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In the modern landscape of professional golf, it seems like a ridiculous concept to believe a single player -- among the several hundred who will tee it up at the four major championships this year -- could win all four of them in succession.

Every year after the Masters, only one golfer is capable of achieving this feat. This year, that golfer happens to not just be the No. 1 player in the world but somebody who is having the greatest run of golf we have seen -- at least from a scoring standpoint -- since Tiger Woods.

Will Scottie Scheffler win the grand slam? Will he add the PGA Championship, U.S. Open and Open Championship to his green jacket (and Players Championship victory)?

The answer is almost certainly that he will not -- the odds are inherently against him -- but there is a glimmer of hope given he is by far the best player on the planet right now, and he's playing truly dominant golf. It's an alluring proposition.

Let's take a look at the raw numbers because what Scheffler has done so far this year is an absolute joke.

Strokes gained since Jan. 1 

Minimum six events played

GolferSG T2G/RoundSG/Round
Scottie Scheffler3.43.4
Xander Schauffele2.32.5
Joaquin Niemann1.82.2
Ludvig Aberg1.52.0
Bryson DeChambeau2.41.9
Rory McIlroy1.61.9
Jon Rahm1.11.8
Wyndham Clark1.61.8
Matthieu Pavon0.91.7
Sahith Theegala1.01.6

To look at this a different way, Sahith Theegla has been 1.6 shots better than the field during events he's played (adjusted for field strength). That's good for 10th in the world since Jan. 1. As for Scheffler? Well ... he's been twice as good.

Truncating this statistic to big-time events -- in this case, the four majors and The Players Championship -- provides a similarly revealing look at Scheffler's dominance of late.

SG at majors, The Players

Since 2020

GolferTotal SG
Scottie Scheffler216.4
Jon Rahm172.1
Xander Schauffele162.2
Collin Morikawa156.1
Rory McIlroy154.5
Cameron Smith152.6
Hideki Matsuyama148.9
Viktor Hovland131.4
Shane Lowry122.8
Patrick Reed122.4

What is revealed here is hardly shocking. These golfers have been excellent at major events, and yet, Scheffler has been so much better than any of his peers. It is clear in looking at the data that we are dealing with an outlier, but can an outlier win all four majors in a year? That will be an incredibly difficult endeavor.

It will take at least a bit of luck. Heck, it takes that just to win one major. To win all four in a calendar year will require a borderline miracle.

Consider that four majors in a career is considered monumental. It's what Rory McIlroy has achieved to date and more than Jordan Spieth has individually. It's also more than Justin Thomas, Justin Rose, Rickie Fowler, Xander Schauffele and Tommy Fleetwood have won -- combined.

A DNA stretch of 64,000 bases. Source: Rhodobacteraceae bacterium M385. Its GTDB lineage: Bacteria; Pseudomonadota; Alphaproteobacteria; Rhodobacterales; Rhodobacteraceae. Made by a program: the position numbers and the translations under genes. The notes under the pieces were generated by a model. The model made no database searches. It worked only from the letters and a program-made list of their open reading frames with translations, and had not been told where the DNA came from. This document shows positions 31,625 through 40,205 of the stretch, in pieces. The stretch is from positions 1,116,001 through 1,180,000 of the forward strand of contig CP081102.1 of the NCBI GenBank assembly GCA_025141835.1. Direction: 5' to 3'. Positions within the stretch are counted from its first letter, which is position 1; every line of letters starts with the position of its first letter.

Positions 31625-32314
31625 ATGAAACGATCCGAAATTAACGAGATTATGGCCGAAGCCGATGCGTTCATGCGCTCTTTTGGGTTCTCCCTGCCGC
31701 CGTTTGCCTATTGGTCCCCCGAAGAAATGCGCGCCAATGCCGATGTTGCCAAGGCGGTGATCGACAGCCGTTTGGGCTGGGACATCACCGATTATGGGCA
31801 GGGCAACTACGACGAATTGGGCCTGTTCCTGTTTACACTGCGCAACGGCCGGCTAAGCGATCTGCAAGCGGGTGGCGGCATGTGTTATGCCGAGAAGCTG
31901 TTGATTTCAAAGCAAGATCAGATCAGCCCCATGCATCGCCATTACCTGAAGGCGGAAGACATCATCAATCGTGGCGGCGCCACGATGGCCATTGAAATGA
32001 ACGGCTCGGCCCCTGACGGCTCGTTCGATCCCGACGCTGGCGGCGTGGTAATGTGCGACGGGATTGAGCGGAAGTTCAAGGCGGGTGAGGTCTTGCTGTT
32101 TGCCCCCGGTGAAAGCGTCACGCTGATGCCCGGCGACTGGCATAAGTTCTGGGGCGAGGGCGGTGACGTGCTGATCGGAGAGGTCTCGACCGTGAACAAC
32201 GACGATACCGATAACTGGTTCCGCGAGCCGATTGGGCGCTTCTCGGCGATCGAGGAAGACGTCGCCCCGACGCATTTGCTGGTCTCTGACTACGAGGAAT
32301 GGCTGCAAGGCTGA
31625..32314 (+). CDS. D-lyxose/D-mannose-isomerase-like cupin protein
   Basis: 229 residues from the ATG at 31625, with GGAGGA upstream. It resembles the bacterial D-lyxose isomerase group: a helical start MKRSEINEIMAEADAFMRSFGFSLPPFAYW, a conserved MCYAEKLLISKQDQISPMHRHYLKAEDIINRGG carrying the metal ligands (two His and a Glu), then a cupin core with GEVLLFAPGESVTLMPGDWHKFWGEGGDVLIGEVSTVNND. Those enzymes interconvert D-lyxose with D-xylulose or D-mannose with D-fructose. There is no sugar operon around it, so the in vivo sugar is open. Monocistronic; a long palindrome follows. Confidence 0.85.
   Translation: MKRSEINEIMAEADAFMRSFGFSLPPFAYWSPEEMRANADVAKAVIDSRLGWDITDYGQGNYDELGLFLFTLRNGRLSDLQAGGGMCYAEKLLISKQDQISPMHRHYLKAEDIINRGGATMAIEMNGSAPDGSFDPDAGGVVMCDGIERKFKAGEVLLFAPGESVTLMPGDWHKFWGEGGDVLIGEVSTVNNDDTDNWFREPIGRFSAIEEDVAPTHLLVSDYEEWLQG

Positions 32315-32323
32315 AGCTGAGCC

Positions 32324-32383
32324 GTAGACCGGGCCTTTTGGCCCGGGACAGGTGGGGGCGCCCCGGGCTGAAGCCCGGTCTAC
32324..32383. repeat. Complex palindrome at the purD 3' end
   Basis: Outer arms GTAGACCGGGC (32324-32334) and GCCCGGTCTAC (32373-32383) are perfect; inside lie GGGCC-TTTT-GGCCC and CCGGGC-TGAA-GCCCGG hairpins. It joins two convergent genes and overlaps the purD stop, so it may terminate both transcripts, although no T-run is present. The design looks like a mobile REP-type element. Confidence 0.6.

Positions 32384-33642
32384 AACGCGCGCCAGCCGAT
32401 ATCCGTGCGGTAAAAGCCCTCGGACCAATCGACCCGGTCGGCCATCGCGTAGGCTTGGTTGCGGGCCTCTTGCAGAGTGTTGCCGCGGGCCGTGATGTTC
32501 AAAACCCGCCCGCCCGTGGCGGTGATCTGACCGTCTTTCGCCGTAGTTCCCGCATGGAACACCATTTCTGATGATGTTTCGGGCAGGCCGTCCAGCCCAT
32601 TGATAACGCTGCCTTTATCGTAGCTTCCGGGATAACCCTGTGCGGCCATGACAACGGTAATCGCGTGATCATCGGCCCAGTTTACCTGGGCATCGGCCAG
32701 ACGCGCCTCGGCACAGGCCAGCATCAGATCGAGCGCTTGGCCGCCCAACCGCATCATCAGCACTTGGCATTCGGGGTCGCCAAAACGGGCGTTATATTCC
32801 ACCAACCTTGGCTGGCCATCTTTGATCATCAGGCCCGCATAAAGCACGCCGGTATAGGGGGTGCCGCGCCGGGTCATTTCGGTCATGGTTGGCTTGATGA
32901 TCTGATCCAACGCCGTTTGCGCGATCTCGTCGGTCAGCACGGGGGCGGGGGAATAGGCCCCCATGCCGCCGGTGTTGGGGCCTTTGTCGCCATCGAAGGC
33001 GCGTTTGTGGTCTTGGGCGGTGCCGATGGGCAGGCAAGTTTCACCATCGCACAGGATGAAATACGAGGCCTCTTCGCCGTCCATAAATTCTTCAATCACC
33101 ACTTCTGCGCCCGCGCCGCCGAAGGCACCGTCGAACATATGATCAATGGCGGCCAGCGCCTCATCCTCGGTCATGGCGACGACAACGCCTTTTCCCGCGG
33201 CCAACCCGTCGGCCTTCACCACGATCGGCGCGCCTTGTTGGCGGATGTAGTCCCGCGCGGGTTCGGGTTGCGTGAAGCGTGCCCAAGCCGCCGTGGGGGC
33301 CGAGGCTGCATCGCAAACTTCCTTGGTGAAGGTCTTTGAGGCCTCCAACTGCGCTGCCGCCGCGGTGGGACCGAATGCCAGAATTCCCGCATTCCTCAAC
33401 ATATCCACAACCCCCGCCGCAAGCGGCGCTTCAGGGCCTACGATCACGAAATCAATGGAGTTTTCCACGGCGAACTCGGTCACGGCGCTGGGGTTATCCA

Is Scheffler actually that good?

There is also the mental and emotional toll a slam bid can take on a player. It wore Spieth down in 2015 when he took it all the way to the 70th hole of the third major. Scheffler is already heavily scrutinized. This would extend that scrutiny wall outside of the usual outlets.

Oddsmakers say he is a 4-1 favorite to win the PGA Championship and only slightly longer to win the U.S. Open. He finished T2 and 3rd, respectively, in those events a year ago but has not played the venues they're going to this year. Scheffler is also a 6-1 favorite to win The Open Championship. Taking it all further, his odds are 65-1 to actually win the grand slam. By comparison, Tyrrell Hatton and Patrick Reed were both 65-1 just to win the Masters -- and they finished T9 and T12, respectively.

So, will Scheffler win the grand slam?

Most likely, one of three events will transpire to prevent him from doing so.

  1. Scheffler fails to catch the luck he needs at some point over the next 216 holes.
  2. Scheffler's putter fails to stand up to a grand slam bid.
  3. Scheffler's level of play -- either mental or physical -- will slip a bit simply because he has created a nearly impossible standard to meet on a tournament-by-tournament basis.

Let's hope I'm wrong because, well, Scheffler is a great champion and a hell of a lot of fun to write about. And there is nothing like chasing a grand slam in golf. Nothing

The thrill of Spieth taking the slam deep into the summer of 2015 was extraordinary. It is golf's holy grail. Jack Nicklaus could not accomplish it. Neither could Arnold Palmer. Ben Hogan tried 1953, but the PGA Championship and The Open overlapped, so he never got his chance. Not even Tiger Woods could accomplish it, though he came the closest with the Tiger Slam -- serving as the reigning champion all four majors simultaneously.

It is likely that Scheffler will fade from this historic quest, just as everyone before him. But the kernel of hope that he could do something that has literally never been accomplished -- knowing his chances of doing so are better than anyone not named Tiger Woods in the last quarter century -- make this narrative one to to follow closely ahead of next months' PGA Championship.